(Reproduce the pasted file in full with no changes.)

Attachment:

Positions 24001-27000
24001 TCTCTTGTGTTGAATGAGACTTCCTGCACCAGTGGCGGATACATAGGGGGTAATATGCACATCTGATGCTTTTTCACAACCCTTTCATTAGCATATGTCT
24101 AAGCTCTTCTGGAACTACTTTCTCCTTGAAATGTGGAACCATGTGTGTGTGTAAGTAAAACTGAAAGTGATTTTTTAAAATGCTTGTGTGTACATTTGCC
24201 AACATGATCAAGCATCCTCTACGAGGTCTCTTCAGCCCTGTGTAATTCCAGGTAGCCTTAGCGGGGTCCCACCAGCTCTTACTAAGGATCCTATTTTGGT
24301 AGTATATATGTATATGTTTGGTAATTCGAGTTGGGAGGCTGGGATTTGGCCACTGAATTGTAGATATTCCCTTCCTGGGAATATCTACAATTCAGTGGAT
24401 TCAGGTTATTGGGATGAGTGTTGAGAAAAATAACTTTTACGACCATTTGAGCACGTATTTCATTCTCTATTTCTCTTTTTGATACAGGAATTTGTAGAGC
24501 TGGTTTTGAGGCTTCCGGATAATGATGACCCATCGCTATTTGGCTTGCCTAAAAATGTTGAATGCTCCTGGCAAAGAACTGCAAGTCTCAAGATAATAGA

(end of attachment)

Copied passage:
Positions 24001-27000
24001 TCTCTTGTGTTGAATGAGACTTCCTGCACCAGTGGCGGATACATAGGGGGTAATATGCACATCTGATGCTTTTTCACAACCCTTTCATTAGCATATGTCT
24101 AAGCTCTTCTGGAACTACTTTCTCCTTGAAATGTGGAACCATGTGTGTGTGTAAGTAAAACTGAAAGTGATTTTTTAAAATGCTTGTGTGTACATTTGCC
24201 AACATGATCAAGCATCCTCTACGAGGTCTCTTCAGCCCTGTGTAATTCCAGGTAGCCTTAGCGGGGTCCCACCAGCTCTTACTAAGGATCCTATTTTGGT
24301 AGTATATATGTATATGTTTGGTAATTCGAGTTGGGAGGCTGGGATTTGGCCACTGAATTGTAGATATTCCCTTCCTGGGAATATCTACAATTCAGTGGAT
24401 TCAGGTTATTGGGATGAGTGTTGAGAAAAATAACTTTTACGACCATTTGAGCACGTATTTCATTCTCTATTTCTCTTTTTGATACAGGAATTTGTAGAGC
24501 TGGTTTTGAGGCTTCCGGATAATGATGACCCATCGCTATTTGGCTTGCCTAAAAATGTTGAATGCTCCTGGCAAAGAACTGCAAGTCTCAAGATAATAGA